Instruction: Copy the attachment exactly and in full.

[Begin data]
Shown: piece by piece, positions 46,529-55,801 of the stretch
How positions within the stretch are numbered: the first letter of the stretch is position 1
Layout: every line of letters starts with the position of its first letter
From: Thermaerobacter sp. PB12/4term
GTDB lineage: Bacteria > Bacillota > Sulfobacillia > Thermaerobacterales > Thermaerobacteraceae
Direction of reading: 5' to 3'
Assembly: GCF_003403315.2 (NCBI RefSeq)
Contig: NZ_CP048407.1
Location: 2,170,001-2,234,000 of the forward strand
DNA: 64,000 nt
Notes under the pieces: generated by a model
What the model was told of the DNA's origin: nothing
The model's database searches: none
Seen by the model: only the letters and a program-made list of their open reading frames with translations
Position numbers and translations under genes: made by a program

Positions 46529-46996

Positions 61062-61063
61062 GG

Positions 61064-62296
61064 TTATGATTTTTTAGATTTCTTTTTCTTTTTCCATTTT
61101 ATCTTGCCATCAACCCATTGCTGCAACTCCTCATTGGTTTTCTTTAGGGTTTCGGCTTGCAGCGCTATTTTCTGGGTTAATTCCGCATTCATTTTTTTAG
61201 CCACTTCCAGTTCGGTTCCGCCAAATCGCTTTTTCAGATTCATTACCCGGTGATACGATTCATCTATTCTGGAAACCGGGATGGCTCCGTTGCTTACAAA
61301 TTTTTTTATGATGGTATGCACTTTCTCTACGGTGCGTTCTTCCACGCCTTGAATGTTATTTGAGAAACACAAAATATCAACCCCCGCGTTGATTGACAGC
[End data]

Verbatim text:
Shown: piece by piece, positions 46,529-55,801 of the stretch
How positions within the stretch are numbered: the first letter of the stretch is position 1
Layout: every line of letters starts with the position of its first letter
From: Thermaerobacter sp. PB12/4term
GTDB lineage: Bacteria > Bacillota > Sulfobacillia > Thermaerobacterales > Thermaerobacteraceae
Direction of reading: 5' to 3'
Assembly: GCF_003403315.2 (NCBI RefSeq)
Contig: NZ_CP048407.1
Location: 2,170,001-2,234,000 of the forward strand
DNA: 64,000 nt
Notes under the pieces: generated by a model
What the model was told of the DNA's origin: nothing
The model's database searches: none
Seen by the model: only the letters and a program-made list of their open reading frames with translations
Position numbers and translations under genes: made by a program

Positions 46529-46996

Positions 61062-61063
61062 GG

Positions 61064-62296
61064 TTATGATTTTTTAGATTTCTTTTTCTTTTTCCATTTT
61101 ATCTTGCCATCAACCCATTGCTGCAACTCCTCATTGGTTTTCTTTAGGGTTTCGGCTTGCAGCGCTATTTTCTGGGTTAATTCCGCATTCATTTTTTTAG
61201 CCACTTCCAGTTCGGTTCCGCCAAATCGCTTTTTCAGATTCATTACCCGGTGATACGATTCATCTATTCTGGAAACCGGGATGGCTCCGTTGCTTACAAA
61301 TTTTTTTATGATGGTATGCACTTTCTCTACGGTGCGTTCTTCCACGCCTTGAATGTTATTTGAGAAACACAAAATATCAACCCCCGCGTTGATTGACAGC